In more recent studies, a three-dimensional model of CD44 has been generated based on homology of CD44 to the protein TSG-6 (TNFalpha-stimulated glycoprotein-6). TSG-6, like CD44, is another member of the link protein-homologous superfamily. However, in the case of TSG-6, the three-dimensional solution structure of the link protein domain of the protein has been determined and was found to be similar to a calcium-dependent lectin fold such as that found in a rat mannose-binding protein. Using the site of this putative fold domain for direction and Arg-41 as a starting point, Bajorath et al.6 generated and tested additional conservative and nonconservative amino acids point mutations. The studies revealed a large surface region of the link protein-homologous domain of CD44 likely to be responsible for hyaluronan binding. As shown in Fig. 4, a particular cluster of amino acids (Tyr-42, Arg-78, and Tyr-79), together with the previously described Arg-41, form the likely critical region for hyaluronan binding. Mutations in this region inhibit CD44’s capacity to bind to hyaluronan, and inhibit the binding of anti-CD44 monoclonal antibodies that block hyaluronan binding. In the predicted model structure, all four of these amino acids run along a ridge on the surface of the CD44 protein. This same study revealed that only Tyr-42 is conserved between CD44 and TSG-6. It was thus concluded that, despite the similarities, details of the protein-carbohydrate interactions within the link protein superfamily may significantly differ. This finding may help explain differences in binding affinities, specificities, and competitor oligosaccharide size of hyaluronan binding to CD44 versus its binding to TSG-6, link protein, or aggrecan.d
d See review by Day in this series, forthcoming in 1999.
Fig. 4 The Putative Hyaluronan Binding Domains of CD44.
The two putative hyaluronan binding domains within the distal extracellular (link protein-homologous) domain, as well as the membrane-proximal extracellular domain (distal to the variant exon alternative splice site) are shown in light purple. The amino acids that are believed to be directly responsible for hyaluronan binding are shown. Within the major hyaluronan site of the distal link protein-homologous domain, the four critical amino acids (Arg-41, Tyr-42, Arg-78, and Tyr-79) are highlighted in large type. We extend special thanks to Dr. A. Day for his review of this figure.
back to Contents
IV Cellular Functions of CD44 as a Hyaluronan Receptor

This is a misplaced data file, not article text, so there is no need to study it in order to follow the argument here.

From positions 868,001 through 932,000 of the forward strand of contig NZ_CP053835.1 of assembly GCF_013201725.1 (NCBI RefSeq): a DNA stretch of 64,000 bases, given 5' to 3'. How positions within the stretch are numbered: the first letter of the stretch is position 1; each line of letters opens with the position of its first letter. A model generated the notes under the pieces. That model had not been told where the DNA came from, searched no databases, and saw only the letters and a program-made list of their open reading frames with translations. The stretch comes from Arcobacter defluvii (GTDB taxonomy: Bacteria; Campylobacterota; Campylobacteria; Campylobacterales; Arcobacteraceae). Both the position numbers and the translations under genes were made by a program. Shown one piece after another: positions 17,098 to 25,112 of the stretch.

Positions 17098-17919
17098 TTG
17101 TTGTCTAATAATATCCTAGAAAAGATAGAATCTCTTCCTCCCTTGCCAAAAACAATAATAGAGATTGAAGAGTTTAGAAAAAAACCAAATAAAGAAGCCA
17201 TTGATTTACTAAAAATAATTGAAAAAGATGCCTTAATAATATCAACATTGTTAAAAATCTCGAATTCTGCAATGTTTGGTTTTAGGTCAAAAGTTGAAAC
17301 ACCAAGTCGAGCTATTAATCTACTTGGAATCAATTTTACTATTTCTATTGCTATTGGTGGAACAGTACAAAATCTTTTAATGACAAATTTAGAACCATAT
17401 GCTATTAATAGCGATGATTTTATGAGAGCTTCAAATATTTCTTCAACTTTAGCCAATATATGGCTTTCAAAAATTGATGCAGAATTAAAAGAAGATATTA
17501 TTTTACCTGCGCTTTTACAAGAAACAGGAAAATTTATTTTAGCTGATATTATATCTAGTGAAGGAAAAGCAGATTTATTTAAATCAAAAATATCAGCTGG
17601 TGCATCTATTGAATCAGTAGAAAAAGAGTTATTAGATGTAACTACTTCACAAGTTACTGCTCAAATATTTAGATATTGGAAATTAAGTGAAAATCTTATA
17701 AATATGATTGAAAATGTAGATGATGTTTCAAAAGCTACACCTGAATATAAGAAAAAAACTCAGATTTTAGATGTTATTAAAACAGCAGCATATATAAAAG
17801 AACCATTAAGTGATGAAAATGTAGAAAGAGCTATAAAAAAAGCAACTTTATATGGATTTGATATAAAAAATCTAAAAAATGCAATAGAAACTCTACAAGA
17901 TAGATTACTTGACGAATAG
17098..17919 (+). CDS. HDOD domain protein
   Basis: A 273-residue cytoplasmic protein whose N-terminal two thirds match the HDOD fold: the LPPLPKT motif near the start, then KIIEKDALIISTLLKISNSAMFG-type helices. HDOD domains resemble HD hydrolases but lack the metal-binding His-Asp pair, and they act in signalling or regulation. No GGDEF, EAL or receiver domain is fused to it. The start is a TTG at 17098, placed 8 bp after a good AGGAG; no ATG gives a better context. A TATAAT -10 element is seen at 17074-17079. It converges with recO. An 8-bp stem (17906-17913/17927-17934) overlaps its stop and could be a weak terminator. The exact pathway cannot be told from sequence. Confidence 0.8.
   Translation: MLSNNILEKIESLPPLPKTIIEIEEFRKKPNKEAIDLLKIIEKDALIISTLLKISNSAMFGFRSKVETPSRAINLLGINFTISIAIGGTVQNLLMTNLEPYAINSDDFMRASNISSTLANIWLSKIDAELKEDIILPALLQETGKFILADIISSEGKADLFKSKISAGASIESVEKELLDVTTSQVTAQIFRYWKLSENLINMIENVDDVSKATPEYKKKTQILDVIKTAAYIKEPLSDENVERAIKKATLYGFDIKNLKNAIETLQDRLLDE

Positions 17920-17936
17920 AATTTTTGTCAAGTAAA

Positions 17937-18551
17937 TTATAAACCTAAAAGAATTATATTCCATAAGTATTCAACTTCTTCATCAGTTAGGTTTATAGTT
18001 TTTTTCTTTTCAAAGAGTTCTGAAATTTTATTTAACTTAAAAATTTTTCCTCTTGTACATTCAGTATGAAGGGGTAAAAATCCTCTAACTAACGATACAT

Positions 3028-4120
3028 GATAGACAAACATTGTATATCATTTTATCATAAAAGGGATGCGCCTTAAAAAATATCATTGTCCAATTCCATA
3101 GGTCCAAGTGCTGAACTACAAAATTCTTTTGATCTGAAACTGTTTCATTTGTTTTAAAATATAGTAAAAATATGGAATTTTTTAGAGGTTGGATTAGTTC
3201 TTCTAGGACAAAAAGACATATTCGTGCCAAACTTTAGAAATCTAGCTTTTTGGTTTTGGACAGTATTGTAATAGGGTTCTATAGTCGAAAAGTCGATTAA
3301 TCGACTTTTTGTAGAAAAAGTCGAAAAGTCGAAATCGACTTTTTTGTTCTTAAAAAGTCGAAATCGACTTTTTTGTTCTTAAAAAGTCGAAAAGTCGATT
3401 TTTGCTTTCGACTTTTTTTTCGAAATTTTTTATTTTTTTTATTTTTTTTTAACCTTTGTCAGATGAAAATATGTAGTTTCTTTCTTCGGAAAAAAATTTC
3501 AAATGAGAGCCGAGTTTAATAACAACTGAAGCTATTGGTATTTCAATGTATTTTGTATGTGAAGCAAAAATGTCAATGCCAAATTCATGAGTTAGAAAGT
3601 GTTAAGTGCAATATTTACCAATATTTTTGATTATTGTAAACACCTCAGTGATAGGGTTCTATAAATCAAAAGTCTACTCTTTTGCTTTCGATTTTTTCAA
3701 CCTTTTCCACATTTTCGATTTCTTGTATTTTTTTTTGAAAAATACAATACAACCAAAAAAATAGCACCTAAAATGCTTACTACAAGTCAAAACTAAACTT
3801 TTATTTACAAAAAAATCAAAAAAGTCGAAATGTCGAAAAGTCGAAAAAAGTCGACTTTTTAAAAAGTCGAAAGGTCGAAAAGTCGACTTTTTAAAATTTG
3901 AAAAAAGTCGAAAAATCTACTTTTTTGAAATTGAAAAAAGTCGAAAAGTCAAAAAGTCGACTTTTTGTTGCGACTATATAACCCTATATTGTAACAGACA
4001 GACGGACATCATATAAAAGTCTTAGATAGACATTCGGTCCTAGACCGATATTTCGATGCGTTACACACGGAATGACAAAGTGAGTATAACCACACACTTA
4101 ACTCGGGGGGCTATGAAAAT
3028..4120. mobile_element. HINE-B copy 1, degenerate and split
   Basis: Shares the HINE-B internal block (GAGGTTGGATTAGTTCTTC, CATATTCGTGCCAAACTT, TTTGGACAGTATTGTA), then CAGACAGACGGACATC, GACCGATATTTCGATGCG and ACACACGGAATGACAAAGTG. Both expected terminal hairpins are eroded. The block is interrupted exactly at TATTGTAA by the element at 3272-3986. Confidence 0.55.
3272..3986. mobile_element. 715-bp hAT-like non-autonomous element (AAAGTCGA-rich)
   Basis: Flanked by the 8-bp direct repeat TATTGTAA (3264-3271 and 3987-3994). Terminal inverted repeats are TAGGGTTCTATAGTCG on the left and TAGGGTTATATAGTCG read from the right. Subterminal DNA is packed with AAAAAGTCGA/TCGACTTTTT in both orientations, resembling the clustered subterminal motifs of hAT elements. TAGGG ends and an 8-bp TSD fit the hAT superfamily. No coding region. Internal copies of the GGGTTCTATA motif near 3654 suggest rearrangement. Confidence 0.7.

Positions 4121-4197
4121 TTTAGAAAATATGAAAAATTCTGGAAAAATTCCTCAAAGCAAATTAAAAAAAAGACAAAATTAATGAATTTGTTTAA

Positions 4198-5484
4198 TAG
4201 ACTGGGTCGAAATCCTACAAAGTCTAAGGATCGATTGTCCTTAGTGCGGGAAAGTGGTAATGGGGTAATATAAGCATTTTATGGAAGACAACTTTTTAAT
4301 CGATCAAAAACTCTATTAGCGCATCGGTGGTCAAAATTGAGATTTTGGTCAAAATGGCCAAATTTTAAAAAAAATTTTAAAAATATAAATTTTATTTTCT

CD44 is known to participate in a wide variety of cellular functions, including cell-cell aggregation, retention of pericellular matrix, matrix-cell and cell-matrix signaling, receptor-mediated internalization/degradation of hyaluronan, and cell migration. However, even though this list is long, it only includes functions that involve CD44-hyaluronan interactions. For example it does not include the role of CD44 as a lymphocyte antigen or as a cell surface proteoglycan. Although many of these functions are well characterized, how cells regulate their usage of CD44 remains a mystery. Regulation of function may involve some of the aspects described above, namely, use of particular CD44 isoforms, post-translational modifications of CD44, or differential association of CD44 with other proteins such as cytoskeleton-linkage intermediates. Examples of a few of these functions will be discussed in the following sections.

A. CD44 Anchors Hyaluronan / Proteoglycan-rich Pericellullar Matrices
CD44-hyaluronan interactions mediate cell aggregation via cell-matrix cross-bridging. However, when the hyaluronan levels reach the point of saturation of available CD44 receptor sites, the cells disaggregate.a The now independent cells remain apart, cocooned within their own cell-associated or “pericellular” matrix. These cell-associated pericellular matrices, often extending to a distance equal to the cell diameter, can be visualized around living cells in vitro by the use of a particle exclusion assay. Chondrocytes are one of the best examples of such cells (Fig. 5). These cells synthesize sufficient levels of hyaluronan and aggrecan so as to maintain a constitutive cell-associated matrix. This native cell-associated matrix can be displaced by the addition of hyaluronan hexasaccharides or by treatment with a dilute solution of Streptomyces hyaluronidase (Fig 5A and 5B insets). If these reagents are removed from the chondrocytes, the cells will resynthesize and reassemble a native pericellular matrix within 4-12 hours. However, reassembly can be prevented by incubation of the recovering cells in the presence of anti-CD44 antibodies such as IM7, chondroitin, hyaluronidase, or hyaluronan hexasaccharides (but not chondroitin sulfate hexasaccharides). Results such as these have led to the hypothesis that the hyaluronan/proteoglycan-rich cell-associated matrix is tethered to the plasma membrane of chondrocytes (and many other cell types) via the interaction of hyaluronan with CD44.